The other day, in my post about liberal condescension, I said that
conservatives are often as contemptuous of progressives as progressives
are of them, and that when it comes to making a space for intelligent
dialogue, there is little to choose. Glenn Greenwald has some good
examples of inflammatory conservative rhetoric.
Greenwald is an interesting, informed, and bravely unpredictable commentator (see his unflinching praise
for the Supreme Court's decision on Citizens United, a ruling that
enraged most liberals). He is a constitutional fundamentalist, and
follows the logic of his arguments wherever it leads - an admirable
trait, mostly. But he is nothing if not angry. Any decent person would
be, he believes. That leads me to wonder about the argument he is
Conservatives, he says, can be just as intemperate and defamatory in their opposition to liberalism as progressives are to conservatives. Conservatives who say otherwise are hypocrites. Agreed. But does Greenwald think this equal and opposite rage is OK? Is this how a healthy democracy works - with one side talking about Dumbf***istan and the other about "liberal fascism"? Or would we get further if both sides toned it down and tried talking to each other?
Greenwald, to judge by his own commentary, is very much against
toning it down. But this must qualify his objection to conservative
extremism. He can attack the claim of "liberal fascism" on the merits;
and he can complain of hypocrisy on the part of conservatives who deny
their own side's rhetorical violence. But he can hardly object to
violent rhetoric in its own right. He is for that. In an adversarial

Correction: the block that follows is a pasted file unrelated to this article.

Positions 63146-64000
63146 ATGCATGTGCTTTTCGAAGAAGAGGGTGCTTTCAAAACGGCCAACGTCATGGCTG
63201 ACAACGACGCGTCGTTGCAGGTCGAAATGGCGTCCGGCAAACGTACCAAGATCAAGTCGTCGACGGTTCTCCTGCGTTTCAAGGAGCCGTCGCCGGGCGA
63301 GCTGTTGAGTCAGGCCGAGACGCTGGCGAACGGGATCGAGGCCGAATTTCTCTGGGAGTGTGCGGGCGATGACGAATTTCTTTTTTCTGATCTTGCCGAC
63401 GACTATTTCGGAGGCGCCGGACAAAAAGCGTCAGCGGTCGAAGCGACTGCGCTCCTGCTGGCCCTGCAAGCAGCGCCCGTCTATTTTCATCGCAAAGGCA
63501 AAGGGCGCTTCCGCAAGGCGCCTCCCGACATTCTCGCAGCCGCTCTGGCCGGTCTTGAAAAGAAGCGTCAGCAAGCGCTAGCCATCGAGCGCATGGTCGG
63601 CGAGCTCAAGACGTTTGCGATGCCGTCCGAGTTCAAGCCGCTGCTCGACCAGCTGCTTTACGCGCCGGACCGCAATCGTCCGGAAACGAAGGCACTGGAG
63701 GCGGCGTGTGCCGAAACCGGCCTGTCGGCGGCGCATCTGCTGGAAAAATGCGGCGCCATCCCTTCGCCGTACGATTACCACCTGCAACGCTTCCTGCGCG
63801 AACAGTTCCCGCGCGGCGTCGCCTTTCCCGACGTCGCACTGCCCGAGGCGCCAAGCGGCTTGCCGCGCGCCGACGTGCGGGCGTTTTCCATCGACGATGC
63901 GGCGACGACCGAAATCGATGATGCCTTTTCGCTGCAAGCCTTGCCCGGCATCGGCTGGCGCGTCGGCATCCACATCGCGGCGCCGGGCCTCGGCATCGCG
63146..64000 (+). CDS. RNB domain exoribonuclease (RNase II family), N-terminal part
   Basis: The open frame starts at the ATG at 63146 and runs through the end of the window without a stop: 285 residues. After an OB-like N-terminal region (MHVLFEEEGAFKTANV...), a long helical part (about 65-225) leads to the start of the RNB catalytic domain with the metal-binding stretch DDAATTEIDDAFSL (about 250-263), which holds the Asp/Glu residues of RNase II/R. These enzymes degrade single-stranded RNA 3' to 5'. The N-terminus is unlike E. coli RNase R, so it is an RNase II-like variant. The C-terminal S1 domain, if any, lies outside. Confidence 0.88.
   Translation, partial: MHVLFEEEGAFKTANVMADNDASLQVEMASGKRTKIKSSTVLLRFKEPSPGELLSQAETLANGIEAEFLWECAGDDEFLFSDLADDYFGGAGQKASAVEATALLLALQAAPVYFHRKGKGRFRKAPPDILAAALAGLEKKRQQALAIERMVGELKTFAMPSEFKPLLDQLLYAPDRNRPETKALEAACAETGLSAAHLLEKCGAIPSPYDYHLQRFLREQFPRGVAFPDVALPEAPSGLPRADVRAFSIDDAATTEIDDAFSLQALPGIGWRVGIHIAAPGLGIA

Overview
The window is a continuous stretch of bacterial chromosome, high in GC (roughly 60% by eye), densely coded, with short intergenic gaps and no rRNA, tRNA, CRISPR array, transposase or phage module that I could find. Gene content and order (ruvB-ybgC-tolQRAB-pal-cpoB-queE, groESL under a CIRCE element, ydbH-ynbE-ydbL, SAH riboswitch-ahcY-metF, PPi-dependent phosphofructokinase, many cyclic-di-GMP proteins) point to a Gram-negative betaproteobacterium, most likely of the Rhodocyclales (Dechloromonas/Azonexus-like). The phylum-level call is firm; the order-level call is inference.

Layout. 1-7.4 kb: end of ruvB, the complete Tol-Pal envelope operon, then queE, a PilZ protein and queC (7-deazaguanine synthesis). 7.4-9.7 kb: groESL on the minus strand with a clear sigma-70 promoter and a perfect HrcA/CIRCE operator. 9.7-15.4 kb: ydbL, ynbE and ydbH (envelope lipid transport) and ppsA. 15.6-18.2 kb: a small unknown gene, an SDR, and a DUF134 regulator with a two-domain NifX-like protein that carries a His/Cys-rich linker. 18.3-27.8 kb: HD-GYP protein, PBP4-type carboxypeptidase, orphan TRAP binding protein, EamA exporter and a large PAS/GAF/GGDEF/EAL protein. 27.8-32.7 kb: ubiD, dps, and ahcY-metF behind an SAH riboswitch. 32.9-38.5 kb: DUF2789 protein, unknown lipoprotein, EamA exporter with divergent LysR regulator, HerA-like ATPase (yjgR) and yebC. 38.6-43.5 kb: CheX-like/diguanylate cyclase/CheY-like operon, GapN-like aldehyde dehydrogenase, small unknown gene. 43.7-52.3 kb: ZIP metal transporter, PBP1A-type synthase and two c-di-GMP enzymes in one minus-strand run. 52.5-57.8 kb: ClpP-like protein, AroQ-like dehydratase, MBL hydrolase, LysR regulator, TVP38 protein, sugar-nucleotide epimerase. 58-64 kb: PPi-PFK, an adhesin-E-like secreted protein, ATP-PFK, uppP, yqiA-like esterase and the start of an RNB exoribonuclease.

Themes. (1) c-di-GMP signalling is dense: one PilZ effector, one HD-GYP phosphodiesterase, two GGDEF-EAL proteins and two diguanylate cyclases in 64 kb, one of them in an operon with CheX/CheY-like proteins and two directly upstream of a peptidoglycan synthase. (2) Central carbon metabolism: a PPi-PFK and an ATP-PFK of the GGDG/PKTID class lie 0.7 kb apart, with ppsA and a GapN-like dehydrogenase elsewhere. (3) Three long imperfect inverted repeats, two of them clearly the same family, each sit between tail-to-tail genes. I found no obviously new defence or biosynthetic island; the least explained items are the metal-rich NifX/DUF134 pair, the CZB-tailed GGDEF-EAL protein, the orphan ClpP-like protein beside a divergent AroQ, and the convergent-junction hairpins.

democracy, it is fine to despise a good number of your fellow citizens,
if they deserve to be despised.
I wonder if there is a disconnect between this way of thinking and reverence for the constitution. Greenwald
does not admire the constitution because it always gives the right
answer. He argues that if the constitution rules something out (an
abridgment of free speech, torture, whatever) you obey the prohibition
even if the results are bad. If the constitution gets something wrong,
you amend it, you don't just ignore it. This is a very defensible
position, though not always a convenient one. But the question is, why
exalt a necessarily imperfect constitution to that degree? This is not
a religious commitment. It is an instrumental undertaking. The reason
must surely be, in part, to make it possible for people with different
views to engage productively in civil society. If productive engagement
is the purpose, that argues not just for a beautiful constitution, but
steady effort to see merit in the other side's positions. In a way, the
constitution exists to institutionalise that effort. Ideological rage
and commitment to the constitution seem to pull in opposite directions.
I also wonder if Greenwald would be more effective in advancing his
views if he dialed back the anger. The answer to that is not obvious,
however. He would have a smaller following, most likely. But I think he
might have more influence, because people who disagree with him would
find his (always deeply reasoned) arguments harder to ignore.
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